Microsoft revealed this week at its Mix 10 conference for Microsoft-oriented web developers that its forthcoming Windows Phone 7 mobile OS will not include a clipboard capability for copy-and-paste operations - at least not in the first version.
"Windows Phone 7 Series will not initially offer copy-and-paste; instead, we try to solve the most common uses for copy-and-paste via single-tap action," says Casey McGee, a senior marketing manager in Microsoft's Mobile Communications Business group. "For example, people often want to take an address and view it on a map, highlight a term in the browser, and do a search or copy a phone number to make a call. Instead of the user manually doing a copy and paste in these scenarios, we recognise those situations automatically and make them happen with just one touch. In our early testing, people have been pleased with this approach, but we’re always listening to feedback and will continue to improve our feature set over time based on what we hear."
Casey also notes that developers are free to implement copy-and-paste in their own applications. Reached on his mobile phone, whose battery was running low, Casey did not respond to the implications of lack of OS-level copy and paste on planned Windows Phone applications such as Microsoft Office, but the fact that applications can implement their own local clipboard may take care of that issue, at least within each app.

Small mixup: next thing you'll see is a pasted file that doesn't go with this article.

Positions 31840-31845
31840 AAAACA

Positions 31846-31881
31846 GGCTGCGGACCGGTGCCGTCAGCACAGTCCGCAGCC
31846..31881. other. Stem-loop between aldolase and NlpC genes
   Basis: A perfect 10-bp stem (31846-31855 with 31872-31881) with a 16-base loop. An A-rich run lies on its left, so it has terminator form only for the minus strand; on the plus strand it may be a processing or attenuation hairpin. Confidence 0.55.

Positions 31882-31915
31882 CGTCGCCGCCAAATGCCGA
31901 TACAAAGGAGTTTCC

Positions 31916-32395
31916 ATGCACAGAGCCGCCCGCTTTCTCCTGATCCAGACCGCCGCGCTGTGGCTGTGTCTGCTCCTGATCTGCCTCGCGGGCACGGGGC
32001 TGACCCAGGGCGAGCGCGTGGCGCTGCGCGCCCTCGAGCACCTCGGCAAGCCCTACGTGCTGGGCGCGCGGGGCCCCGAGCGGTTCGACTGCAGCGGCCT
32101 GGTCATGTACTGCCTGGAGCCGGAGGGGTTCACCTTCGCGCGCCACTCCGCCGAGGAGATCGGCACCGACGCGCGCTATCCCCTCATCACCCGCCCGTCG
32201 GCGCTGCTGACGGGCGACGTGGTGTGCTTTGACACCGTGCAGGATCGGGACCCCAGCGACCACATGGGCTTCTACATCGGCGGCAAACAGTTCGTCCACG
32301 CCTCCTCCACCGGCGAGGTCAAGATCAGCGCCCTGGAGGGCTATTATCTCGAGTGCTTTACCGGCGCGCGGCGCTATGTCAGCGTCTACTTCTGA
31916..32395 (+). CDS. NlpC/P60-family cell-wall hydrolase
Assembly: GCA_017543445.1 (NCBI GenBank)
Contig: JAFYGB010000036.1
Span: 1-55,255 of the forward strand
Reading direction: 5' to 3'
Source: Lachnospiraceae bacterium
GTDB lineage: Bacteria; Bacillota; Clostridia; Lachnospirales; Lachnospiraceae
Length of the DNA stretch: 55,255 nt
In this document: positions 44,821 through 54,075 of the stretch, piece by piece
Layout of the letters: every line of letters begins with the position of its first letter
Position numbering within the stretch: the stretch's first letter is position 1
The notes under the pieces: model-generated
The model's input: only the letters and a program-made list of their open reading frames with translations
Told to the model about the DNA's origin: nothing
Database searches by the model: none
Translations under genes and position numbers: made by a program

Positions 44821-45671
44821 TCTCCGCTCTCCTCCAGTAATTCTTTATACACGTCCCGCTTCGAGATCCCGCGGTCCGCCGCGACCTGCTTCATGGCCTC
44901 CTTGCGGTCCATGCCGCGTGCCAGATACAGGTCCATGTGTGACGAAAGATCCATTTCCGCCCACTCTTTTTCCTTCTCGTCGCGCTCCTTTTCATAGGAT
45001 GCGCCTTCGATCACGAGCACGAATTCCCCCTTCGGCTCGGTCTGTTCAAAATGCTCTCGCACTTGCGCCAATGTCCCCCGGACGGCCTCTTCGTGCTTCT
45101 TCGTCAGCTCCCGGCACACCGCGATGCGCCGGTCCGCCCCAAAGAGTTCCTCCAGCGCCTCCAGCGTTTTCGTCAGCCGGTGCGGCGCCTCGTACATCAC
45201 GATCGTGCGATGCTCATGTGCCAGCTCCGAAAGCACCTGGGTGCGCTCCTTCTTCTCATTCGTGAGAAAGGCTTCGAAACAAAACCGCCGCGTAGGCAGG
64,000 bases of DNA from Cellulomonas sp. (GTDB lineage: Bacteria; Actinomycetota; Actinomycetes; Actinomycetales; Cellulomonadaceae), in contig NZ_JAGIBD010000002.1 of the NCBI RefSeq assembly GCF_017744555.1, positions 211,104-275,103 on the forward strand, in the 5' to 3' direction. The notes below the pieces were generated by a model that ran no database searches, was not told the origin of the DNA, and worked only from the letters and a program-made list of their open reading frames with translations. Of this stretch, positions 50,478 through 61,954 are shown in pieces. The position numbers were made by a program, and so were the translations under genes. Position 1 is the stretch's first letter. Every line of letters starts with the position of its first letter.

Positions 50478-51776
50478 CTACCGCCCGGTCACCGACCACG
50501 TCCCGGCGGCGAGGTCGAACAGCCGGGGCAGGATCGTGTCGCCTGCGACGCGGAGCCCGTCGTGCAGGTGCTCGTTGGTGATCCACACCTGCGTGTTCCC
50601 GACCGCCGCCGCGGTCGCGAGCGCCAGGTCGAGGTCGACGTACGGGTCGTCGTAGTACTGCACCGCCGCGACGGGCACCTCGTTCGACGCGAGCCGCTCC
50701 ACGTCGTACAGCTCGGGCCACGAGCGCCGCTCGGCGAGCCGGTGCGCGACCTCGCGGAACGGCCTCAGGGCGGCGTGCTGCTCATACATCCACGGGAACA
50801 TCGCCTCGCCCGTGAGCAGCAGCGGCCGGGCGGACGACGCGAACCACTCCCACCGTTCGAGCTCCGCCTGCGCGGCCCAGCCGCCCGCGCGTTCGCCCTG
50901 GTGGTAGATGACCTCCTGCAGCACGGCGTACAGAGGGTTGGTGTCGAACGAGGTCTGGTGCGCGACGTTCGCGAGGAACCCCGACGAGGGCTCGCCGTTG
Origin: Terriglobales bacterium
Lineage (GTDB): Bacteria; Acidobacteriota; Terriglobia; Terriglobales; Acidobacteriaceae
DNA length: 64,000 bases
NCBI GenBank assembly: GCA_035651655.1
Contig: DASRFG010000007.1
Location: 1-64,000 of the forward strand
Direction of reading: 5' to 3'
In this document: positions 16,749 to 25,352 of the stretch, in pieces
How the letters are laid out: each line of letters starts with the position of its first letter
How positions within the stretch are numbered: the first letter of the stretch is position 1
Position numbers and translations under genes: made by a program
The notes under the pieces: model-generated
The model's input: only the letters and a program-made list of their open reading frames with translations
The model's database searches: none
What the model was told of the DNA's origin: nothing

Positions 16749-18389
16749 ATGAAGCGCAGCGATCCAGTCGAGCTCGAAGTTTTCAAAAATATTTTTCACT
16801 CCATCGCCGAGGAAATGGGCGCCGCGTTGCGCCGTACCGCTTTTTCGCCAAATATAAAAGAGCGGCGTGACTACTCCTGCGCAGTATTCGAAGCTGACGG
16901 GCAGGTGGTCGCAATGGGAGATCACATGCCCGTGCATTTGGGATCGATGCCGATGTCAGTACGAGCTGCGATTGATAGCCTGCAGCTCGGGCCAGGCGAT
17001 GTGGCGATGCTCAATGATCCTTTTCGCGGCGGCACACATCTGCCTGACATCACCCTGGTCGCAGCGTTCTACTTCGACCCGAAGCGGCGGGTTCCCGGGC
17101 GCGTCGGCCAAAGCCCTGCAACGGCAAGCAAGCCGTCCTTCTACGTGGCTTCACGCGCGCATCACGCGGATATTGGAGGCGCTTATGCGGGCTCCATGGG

Microsoft's contextual-tap approach is similar to the Data Detectors technology that Apple has had some time in Mac OS X, which lets applications rely on an OS-level service to detect common text patterns such as phone numbers and addresses, then automatically highlight them so if clicked or tapped a contextual menu appears with options, such as Add to Address Book or Display on Map.
The iPhone has a similar technology, but that didn't satisfy iPhone users. The first two versions of the iPhone OS lacked OS-level copy-and-paste, much to users' consternation. (Individual apps could implement their own clipboards, resulting in different interface approaches across applications.)
The iPhone OS 3.0 added copy-and-paste at the OS level when it was released in July 2009, allowing copying (or cutting) and pasting across applications, not just within them. That way, users could transfer information such as the name of a person's assistant from, say, an email to an address book entry, even if it wasn't text that the Data Detectors technology was aware of.
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